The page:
Editorial: Using Surplus Revenues to Strengthen Mental Health, Education and Other Public Services | Editorials


What has mostly gone unaddressed are some of the persistent funding challenges facing many government functions.

Lawmakers must fully implement the provisions of State Questions 780 and 781. Savings from SQ 780—the criminal justice reforms that reclassified several nonviolent crimes as misdemeanors—must be passed on as instructed by SQ 781 so that we can better address the mental health and addiction issues that plague the state.

Oklahoma faces a massive teacher shortage and the pipeline of new teachers is drying up. Pandemic-related tensions have further fueled this crisis. More competitive compensation will help solve this problem, and it needs to happen before the whole system collapses.

Higher education also needs attention. For too long, the state has been stingy with higher education funding, forcing colleges and universities to pass on rising costs to students.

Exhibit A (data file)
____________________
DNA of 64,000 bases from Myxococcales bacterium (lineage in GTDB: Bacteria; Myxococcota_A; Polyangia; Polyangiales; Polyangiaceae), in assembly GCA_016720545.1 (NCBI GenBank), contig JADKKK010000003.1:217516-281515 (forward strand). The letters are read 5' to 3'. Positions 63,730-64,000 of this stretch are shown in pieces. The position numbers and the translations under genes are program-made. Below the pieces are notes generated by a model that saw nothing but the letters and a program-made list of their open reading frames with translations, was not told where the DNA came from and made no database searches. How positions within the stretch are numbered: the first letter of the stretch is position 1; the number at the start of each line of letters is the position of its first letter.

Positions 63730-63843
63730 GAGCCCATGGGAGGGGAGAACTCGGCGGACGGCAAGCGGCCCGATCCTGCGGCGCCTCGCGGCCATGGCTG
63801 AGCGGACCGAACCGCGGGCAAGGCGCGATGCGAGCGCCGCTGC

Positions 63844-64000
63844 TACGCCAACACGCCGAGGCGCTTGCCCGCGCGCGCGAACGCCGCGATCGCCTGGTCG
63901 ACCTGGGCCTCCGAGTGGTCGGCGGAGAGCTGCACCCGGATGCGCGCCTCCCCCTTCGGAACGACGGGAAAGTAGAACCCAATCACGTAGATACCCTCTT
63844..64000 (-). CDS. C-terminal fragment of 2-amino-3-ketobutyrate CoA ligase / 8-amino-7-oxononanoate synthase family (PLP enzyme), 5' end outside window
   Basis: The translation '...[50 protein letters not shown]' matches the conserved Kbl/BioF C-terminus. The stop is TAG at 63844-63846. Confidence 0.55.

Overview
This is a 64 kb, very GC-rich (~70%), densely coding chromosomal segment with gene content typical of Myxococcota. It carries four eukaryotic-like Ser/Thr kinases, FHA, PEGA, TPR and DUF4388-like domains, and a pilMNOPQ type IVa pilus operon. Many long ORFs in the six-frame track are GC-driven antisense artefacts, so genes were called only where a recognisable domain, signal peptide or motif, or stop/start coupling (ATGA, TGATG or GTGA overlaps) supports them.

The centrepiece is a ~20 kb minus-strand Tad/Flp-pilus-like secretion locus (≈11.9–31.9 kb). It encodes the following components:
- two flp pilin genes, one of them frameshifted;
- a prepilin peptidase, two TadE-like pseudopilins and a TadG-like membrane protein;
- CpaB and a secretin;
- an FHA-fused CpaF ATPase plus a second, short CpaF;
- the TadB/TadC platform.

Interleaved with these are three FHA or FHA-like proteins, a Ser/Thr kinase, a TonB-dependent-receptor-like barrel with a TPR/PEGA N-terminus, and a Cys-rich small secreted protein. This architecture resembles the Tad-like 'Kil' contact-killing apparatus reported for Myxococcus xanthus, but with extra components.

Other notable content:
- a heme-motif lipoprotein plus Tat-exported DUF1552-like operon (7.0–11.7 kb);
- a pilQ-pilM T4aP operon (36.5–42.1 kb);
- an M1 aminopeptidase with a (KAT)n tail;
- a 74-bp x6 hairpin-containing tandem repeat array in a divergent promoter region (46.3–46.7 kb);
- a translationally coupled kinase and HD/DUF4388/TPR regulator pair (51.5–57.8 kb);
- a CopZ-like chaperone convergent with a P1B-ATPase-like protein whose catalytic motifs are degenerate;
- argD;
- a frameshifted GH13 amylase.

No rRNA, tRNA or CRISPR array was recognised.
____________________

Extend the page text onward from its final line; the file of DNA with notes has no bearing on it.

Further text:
Students, in turn, leave college massively in debt and unable to make basic life investments that older generations took for granted, such as home ownership and retirement savings, until much later in life. This will remain a significant economic headwind for decades until resolved.

The child welfare system, health care system, prisons, and state public safety agencies also need special attention.


About Author

Comments are closed.